What's Tested on the NCLEX-RN?

What’s Tested on the NCLEX-RN?

The National Council Licensure Examination (NCLEX-RN® exam) determines if it’s safe for you to begin your practice as an entry-level nurse. While nursing school exams are knowledge-based, the NCLEX-RN® tests application and analysis using the nursing knowledge you learned in school. You will be tested on how you can use critical thinking skills to make nursing judgments.

Becoming familiar with the NCLEX-RN test plan is a crucial part of performing well on the NCLEX-RN. Here is a quick breakdown of what you can expect to encounter on the exam:

 

What is the NCLEX-RN test plan?

The NCLEX test plans are basic outlines—compared to “blueprints” by the NCSBN—of content tested on the NCLEX.

Understanding how the test plan works can be extremely helpful when preparing for the exam. All NCLEX-RN information and test plans for both candidates and educators can be found via the (NCSBN).

These detailed plans provide you with sample test questions, information regarding the test and how it is scored, nursing activities for each category, and a tutorial about the types of questions you’ll find on the exam.

How can I prepare for the NCLEX-RN?

Test plans provide you with different lists and categories of what you should know for the test to help you maximize your time and efforts. For example, if you’re interested in learning more about lab values, the laboratory value section provides you with key concepts you should know.

Some of these concepts include:

  • Obtaining blood specimens through a central line
  • Patient education regarding laboratory tests and procedures
  • When to notify a healthcare provider regarding lab values

In 2016 slight revisions were made to the NCLEX. The terminology and number of questions per category, for example, have remained the same as the previous version. However, the most notable changes have been made to the section on Management of Care, including the addition of organ donation and advanced directives/self-determination/life.

Prepare for the NCLEX with content and questions created by our experienced nurse educators. Access thousands of NCLEX-style practice questions, full-length NCLEX-style tests, and Live and On-demand videos.

What is the NCLEX-RN passing standard?

Every three years, the NCSBN Board of Directors reviews the NCLEX-RN test plan, exam, and passing standards to reflect any changes in the field of nursing and entry level competence requirements. The current passing standard for the NCLEX is 0.00 logits, which will remain in effect through March 21, 2019, the same.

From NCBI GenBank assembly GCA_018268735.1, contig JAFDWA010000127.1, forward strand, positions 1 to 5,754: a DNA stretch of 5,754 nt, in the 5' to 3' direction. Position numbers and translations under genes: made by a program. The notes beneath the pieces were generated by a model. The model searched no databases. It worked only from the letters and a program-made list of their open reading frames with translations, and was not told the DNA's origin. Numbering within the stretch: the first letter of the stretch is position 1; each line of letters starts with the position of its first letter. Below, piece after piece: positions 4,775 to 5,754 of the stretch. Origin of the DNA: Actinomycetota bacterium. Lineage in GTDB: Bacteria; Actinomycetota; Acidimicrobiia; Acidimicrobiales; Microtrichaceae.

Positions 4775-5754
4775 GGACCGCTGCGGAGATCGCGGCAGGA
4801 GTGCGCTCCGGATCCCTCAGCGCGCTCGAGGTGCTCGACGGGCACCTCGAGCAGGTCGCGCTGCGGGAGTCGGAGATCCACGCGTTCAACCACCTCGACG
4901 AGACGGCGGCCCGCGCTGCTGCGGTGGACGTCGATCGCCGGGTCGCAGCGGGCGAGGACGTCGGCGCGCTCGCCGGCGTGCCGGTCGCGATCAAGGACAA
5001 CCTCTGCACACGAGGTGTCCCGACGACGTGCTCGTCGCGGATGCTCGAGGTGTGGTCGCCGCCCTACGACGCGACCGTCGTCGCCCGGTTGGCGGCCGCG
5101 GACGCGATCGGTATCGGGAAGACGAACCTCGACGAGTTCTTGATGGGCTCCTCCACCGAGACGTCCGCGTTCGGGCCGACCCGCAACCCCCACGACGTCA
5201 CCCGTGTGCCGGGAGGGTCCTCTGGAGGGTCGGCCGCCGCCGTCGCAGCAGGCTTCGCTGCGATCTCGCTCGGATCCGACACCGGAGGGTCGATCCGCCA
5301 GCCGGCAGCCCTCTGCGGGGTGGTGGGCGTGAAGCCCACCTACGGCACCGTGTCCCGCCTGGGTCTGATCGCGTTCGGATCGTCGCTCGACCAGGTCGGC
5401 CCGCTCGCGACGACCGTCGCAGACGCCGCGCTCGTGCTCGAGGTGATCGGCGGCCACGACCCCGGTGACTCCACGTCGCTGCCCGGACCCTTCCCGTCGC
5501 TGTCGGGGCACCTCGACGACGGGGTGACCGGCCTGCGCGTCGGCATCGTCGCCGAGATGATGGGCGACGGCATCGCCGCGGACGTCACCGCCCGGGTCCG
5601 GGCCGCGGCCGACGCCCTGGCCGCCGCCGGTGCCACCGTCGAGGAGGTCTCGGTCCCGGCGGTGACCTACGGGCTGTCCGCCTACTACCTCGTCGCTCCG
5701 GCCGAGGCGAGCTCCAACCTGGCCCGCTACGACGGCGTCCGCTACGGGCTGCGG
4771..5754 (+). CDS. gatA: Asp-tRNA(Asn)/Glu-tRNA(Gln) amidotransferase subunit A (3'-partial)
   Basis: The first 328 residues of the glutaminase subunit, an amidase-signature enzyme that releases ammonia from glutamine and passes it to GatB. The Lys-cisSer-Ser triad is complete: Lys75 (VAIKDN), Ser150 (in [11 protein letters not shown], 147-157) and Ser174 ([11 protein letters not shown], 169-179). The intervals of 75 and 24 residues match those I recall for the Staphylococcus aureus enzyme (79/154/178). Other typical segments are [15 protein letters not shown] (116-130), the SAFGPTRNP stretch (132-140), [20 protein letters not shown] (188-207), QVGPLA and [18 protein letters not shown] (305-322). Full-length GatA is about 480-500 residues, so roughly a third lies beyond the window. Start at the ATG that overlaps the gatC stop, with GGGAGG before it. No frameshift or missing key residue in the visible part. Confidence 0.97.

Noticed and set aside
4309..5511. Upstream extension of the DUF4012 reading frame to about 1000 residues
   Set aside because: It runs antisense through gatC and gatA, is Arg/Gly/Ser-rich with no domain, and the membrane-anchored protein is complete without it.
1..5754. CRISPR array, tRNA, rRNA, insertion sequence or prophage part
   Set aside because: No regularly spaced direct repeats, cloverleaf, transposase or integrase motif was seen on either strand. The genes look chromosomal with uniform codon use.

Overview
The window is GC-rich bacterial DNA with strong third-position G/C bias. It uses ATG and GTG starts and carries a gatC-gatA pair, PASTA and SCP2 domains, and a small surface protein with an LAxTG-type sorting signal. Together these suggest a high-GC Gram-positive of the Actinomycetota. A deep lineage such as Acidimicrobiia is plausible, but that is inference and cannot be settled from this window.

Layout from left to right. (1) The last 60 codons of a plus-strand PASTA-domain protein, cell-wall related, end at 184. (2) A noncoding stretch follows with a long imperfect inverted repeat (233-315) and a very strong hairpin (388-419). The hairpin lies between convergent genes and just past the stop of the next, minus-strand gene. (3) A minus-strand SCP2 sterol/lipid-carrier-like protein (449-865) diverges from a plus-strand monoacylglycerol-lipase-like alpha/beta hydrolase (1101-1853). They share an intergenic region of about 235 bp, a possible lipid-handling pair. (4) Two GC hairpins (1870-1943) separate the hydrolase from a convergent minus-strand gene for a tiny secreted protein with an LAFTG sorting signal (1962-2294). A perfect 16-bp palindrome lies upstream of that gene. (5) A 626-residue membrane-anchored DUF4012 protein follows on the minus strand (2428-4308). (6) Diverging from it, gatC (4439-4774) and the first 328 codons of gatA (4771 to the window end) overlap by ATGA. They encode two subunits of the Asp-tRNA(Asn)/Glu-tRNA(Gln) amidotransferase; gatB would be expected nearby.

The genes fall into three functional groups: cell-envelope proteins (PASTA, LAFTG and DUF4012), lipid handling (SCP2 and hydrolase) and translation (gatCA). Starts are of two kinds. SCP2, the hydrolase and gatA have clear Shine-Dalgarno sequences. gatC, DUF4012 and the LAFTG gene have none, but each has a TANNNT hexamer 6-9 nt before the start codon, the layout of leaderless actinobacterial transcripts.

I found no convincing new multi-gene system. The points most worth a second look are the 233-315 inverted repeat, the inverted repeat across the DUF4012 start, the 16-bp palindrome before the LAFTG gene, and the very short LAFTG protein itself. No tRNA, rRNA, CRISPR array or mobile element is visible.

As far as the format goes,

“All registered nurse candidates must answer a minimum of 75 items. The maximum number of items that a registered nurse candidate may answer is 265 during the allotted six-hour time period. The maximum six-hour time limit to complete the examination includes the tutorial, sample questions and all breaks. Candidates may be administered multiple choice items as well as items written in alternate formats. These formats may include but are not limited to multiple response, fill-in-the-blank calculation, ordered response, and/or hot spots. All item types may include multimedia such as charts, tables, graphics, sound and video. All items go through an extensive review process before being used as items on the examination.”

How will questions be distributed on the test?

During nursing school, students always focus on how many questions will be asked on certain topics. This is also a common approach to the NCLEX-RN. Below is a breakdown of the percentage of each question type you can expect to find on the new exam:

  • Physiological adaptation: 14%
  • Management of care: 20%
  • Reduction of Risk Potential: 12%
  • Safety and Infection Control: 12%
  • Pharmacological and Parenteral Therapies: 15%
  • Basic Care and Comfort: 9%
  • Psychosocial Integrity: 9%
  • Health Promotion and Maintenance: 9%

Ultimately, the NCLEX-RN is formatted according to candidate-specific needs, which include alterations in the length of the test. The percentage of questions distributed may also vary from each candidate.

Bottom line: the changes to the NCLEX-RN are no cause for concern. Simply taking the time to become more aware of what you will encounter on NCLEX Test Day already puts you ahead of the curve. Well done!

 

NCLEX-RN® and NCLEX-PN® are registered trademarks of the National Council of State Boards of Nursing, Inc. Test names and other trademarks are the property of the respective trademark holders. None of the trademark holders are endorsed by nor affiliated with Kaplan or this website.